Teachers Preparing for Start of New School Year
Dr. Anita Alpenfels, executive director for Human Resources, led new teacher induction June 27, 28, and 29, to help introduce a group of new hires to the Moore County Schools system.
After Jessica Collins taught her first year in Guilford County, she decided she wanted to move to a smaller community to teach.
"I really loved it," she said. "I just liked the whole atmosphere of the school."
Collins is coming back to Moore County. After she visited local schools as a N.C. teaching fellow, she felt comfortable at Southern Middle School. She also liked the staff.
"They're just nice people," she said.
During her time as a teaching fellow, she said she was impressed with how familiar the county's administration was with the schools and staff.
What impressed her most was "how connected the central office was to the school system," she said.
Collins and the group meet with different administrators from their respective departments, to learn about topics such as licensure, state and local benefits, responsibilities for students with special needs, and the uses and procedures for technology.
Jennifer Garner just earned her degree from Fayetteville State University and will take the place of her former teacher, Ron Curry.
"I've got some big shoes to fill," she said. "I remember everything he taught me. He was just very engaged and knew how to get our attention."
Garner loved her time in Curry's class, and hopes she can teach her students as well as he taught her.
"I'm holding my teaching up to his," she said.
Many of the teachers in the group had taught in other counties and were looking for a school closer to home, such as Pat Cheek. Cheek taught for 15 years in the Richmond County system. Tired of the lengthy commute from her home in Moore County, she found a job teaching cosmetology at Pinckney Academy.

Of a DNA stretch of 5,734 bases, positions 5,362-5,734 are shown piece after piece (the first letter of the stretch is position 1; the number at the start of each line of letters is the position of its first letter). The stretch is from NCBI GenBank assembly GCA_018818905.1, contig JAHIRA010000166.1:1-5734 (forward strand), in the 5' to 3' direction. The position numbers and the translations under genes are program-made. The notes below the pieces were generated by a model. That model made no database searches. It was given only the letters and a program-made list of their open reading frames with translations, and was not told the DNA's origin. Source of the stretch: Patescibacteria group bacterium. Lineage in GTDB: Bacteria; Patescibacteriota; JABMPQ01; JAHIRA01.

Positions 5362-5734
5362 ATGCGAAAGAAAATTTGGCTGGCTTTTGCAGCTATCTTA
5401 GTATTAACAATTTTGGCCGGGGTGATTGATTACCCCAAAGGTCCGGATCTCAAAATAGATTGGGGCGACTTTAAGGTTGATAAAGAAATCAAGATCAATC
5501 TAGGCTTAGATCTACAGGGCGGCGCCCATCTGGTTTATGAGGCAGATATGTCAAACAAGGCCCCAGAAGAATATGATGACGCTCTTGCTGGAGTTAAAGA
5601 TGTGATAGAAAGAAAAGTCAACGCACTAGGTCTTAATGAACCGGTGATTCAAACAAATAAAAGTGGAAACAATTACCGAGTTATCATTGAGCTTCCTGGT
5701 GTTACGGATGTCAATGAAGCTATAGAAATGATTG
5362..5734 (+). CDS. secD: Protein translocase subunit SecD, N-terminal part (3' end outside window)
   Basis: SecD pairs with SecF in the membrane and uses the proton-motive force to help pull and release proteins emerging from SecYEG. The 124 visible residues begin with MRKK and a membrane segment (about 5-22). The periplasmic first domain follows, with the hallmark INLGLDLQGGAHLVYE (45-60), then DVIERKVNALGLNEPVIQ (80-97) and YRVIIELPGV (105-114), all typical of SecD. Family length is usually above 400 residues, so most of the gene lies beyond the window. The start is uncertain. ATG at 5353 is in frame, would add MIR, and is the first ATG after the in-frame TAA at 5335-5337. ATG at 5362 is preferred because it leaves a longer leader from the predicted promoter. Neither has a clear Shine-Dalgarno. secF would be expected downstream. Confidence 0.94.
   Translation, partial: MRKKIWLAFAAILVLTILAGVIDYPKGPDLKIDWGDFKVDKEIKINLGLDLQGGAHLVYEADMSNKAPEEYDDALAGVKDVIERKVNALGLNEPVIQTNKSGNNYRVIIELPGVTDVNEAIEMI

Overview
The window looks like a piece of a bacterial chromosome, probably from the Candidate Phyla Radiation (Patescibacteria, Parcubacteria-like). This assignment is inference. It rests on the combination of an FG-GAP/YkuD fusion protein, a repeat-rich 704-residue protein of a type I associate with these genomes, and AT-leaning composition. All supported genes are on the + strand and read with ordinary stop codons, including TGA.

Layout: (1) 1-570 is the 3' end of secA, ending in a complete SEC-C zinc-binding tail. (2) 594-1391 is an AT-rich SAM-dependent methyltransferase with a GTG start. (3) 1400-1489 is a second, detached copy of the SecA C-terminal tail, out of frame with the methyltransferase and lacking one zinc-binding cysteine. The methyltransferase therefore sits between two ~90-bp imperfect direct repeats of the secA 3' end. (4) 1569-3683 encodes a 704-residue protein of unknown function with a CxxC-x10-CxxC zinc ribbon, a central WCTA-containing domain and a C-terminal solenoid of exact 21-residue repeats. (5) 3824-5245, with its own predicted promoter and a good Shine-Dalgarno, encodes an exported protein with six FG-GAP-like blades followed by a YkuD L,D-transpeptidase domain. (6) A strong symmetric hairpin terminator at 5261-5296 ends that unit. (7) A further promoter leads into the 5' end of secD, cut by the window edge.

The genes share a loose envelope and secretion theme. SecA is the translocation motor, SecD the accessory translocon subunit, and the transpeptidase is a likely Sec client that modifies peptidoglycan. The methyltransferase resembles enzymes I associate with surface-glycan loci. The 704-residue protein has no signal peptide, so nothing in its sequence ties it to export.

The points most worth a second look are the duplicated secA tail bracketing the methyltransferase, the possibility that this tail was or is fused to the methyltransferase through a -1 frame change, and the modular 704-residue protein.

Teachers from all age ranges and all levels of experience in the classroom took part in the training.
Patricia Humphrey came from the inner city schools of Trenton, N.J., She has more than 30 years under her belt as an educator, 15 of those in public schools.
Coming to Moore County, she said, she was pleased to find out that the schools' policy on learning so closely matched her own.
"I'm absolutely thrilled that North Carolina provides occupational therapy as part of the work program (for exceptional needs children)," she said. "I was really excited to hear in the orientation that children will learn according to their own learning styles," Humphrey said.
She has been assigned to Pinecrest High School to work with exceptional needs students.
Molly Wilson is a lateral entry teacher in health occupations who began working at Pinecrest in January. She missed having an orientation because of her start date. Wilson, who was a nurse in her first career, is taking classes at N.C. State University to fulfill her teaching requirements. She enjoyed her last semester and is looking forward to the start of next year.
"Oh yeah, I can't wait," she said.
Caroline Kornegay can be reached at 693-2484 or by e-mail at firstname.lastname@example.org.
More like this story